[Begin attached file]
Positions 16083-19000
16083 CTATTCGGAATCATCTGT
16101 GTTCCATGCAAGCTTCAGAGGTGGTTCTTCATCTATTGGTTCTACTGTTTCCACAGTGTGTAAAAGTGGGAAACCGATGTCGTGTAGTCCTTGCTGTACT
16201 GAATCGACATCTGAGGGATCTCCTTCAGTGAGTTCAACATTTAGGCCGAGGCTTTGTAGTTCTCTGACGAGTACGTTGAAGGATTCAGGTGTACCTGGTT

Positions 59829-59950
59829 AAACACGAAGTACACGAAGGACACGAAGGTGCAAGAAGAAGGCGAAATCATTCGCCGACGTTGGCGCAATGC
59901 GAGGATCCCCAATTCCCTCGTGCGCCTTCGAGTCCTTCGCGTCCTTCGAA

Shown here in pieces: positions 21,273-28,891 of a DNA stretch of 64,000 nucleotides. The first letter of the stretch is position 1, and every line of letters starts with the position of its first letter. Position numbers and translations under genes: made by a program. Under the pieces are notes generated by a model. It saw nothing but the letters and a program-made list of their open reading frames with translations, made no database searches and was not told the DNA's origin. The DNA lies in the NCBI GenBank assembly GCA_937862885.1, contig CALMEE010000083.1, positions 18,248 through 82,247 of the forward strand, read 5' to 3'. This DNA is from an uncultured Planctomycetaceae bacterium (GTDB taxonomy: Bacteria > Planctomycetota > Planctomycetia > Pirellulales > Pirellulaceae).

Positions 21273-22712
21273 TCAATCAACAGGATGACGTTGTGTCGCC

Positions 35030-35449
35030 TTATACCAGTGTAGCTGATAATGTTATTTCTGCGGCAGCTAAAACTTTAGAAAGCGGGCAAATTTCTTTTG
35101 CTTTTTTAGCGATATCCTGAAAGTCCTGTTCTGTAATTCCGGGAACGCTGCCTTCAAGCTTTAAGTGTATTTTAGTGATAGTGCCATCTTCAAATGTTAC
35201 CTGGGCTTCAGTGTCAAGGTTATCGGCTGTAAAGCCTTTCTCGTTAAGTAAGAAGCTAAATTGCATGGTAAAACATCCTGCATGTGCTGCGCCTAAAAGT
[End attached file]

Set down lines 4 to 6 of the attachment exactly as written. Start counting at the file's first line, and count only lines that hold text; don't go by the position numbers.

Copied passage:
16201 GAATCGACATCTGAGGGATCTCCTTCAGTGAGTTCAACATTTAGGCCGAGGCTTTGTAGTTCTCTGACGAGTACGTTGAAGGATTCAGGTGTACCTGGTT

Positions 59829-59950
59829 AAACACGAAGTACACGAAGGACACGAAGGTGCAAGAAGAAGGCGAAATCATTCGCCGACGTTGGCGCAATGC